Canada’s border agency will start using voice reporting and electronic tracking tools to keep tabs on some foreign nationals suspected of immigration violations as an alternative to detaining them, Public Safety Minister Ralph Goodale announced Tuesday.
Under Canada’s immigration rules, the federal government can detain foreign nationals seeking to enter or remain in Canada in cases where a person’s identity is unknown, or where the person may be unlikely to appear for an immigration proceeding or is deemed to pose a security threat.
The system, which allows the federal government to detain some foreign nationals indefinitely, has been criticized by human rights advocates and slammed as “Kafkaesque” by an Ontario Superior Court judge.
According to the Canada Border Services Agency (CBSA), there are, on average, 450 to 500 people who are detained at any given time under the Immigration and Refugee Protection Act.
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Reforming ‘Kafkaesque’ system
Upon assuming power at the end of 2015, the Liberal government promised to reform the immigration detention system by improving detention conditions, cutting the number of minors in detention as much “as humanely possible” and by coming up with a system that offers alternatives to detention.
On Tuesday, Goodale officially announced the introduction of new tools developed in close consultation with various organizations and advocacy groups, including the United Nations High Commission for Refugees (UNHCR) in Canada and the Canadian Council for Refugees, as part of its effort to find alternatives to detention.
- Community Case Management and Supervision Services (CCMS): This alternative offers in-community tailored case management services to individuals released from detention. The CBSA is contracting with service providers located across Canada, including the Salvation Army, the John Howard Society of Canada, and the Toronto Bail Program.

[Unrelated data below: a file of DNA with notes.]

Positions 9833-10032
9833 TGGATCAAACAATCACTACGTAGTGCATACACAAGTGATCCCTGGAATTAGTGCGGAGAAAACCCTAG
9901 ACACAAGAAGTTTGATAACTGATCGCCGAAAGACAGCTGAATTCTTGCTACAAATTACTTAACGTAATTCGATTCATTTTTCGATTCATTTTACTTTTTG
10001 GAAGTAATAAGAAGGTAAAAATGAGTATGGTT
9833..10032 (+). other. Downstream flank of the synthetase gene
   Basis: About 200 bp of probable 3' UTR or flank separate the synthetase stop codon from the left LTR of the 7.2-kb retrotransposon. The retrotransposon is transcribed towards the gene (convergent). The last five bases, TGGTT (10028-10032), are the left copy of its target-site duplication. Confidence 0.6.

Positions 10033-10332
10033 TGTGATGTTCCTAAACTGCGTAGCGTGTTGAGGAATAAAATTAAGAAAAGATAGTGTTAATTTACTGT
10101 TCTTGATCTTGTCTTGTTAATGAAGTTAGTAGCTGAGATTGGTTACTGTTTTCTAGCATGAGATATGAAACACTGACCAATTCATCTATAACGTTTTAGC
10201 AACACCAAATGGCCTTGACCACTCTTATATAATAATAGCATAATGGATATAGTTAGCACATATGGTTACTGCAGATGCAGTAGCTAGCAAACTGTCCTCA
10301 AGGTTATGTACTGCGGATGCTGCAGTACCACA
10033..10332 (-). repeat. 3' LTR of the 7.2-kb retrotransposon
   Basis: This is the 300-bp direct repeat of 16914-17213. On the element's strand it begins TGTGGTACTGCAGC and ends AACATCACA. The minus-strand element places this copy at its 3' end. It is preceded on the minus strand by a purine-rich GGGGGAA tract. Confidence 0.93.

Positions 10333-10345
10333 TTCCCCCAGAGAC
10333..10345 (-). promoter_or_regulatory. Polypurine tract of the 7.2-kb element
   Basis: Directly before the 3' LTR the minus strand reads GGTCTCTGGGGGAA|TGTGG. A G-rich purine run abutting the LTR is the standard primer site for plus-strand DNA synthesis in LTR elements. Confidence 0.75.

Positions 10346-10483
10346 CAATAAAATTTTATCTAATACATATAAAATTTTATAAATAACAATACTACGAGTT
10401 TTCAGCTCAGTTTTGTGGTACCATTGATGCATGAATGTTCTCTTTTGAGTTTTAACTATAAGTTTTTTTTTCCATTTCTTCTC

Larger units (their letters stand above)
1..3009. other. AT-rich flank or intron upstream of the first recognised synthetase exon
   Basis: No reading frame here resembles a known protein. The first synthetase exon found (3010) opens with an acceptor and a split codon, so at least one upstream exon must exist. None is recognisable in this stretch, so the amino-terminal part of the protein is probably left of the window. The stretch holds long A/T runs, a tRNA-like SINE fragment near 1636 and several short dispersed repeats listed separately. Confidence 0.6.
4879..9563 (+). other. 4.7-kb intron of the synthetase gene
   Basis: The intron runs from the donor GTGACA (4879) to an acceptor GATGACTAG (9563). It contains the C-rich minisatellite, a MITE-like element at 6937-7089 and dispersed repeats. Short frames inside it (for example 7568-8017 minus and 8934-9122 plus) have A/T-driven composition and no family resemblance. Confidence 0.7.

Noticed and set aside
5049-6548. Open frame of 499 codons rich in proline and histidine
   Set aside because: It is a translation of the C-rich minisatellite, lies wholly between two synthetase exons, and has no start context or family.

- Voice Reporting (VR): The VR system will use biometric voiceprint technology to enable as many as 10,000 individuals to report to the CBSA at agreed upon intervals, using either cellphones or landlines.
- Electronic Monitoring (EM): As a pilot program dealing with up to 20 cases, EM will be test-run in the Greater Toronto Area as an ATD for individuals who require a higher level of intervention to ensure the risks they present are properly mitigated.
“The introduction of an expanded Alternatives to Detention Program is a pillar of CBSA’s efforts to treat people within the immigration system with the utmost dignity and respect, while balancing the need for public safety,” Goodale said in a statement.
UNHCR Representative in Canada Jean-Nicolas Beuze welcomed the Liberal government’s new initiative as a major milestone.
“Keeping children and their families out of detention and ensuring families stay together is in the best of interests of children,” Beuze said in a statement. “UNHCR believes that there are effective ways to manage borders and guarantee security without resorting to the detention of people who are seeking safety in Canada, and Minister Goodale and Canada must be commended for taking a major step into this direction.”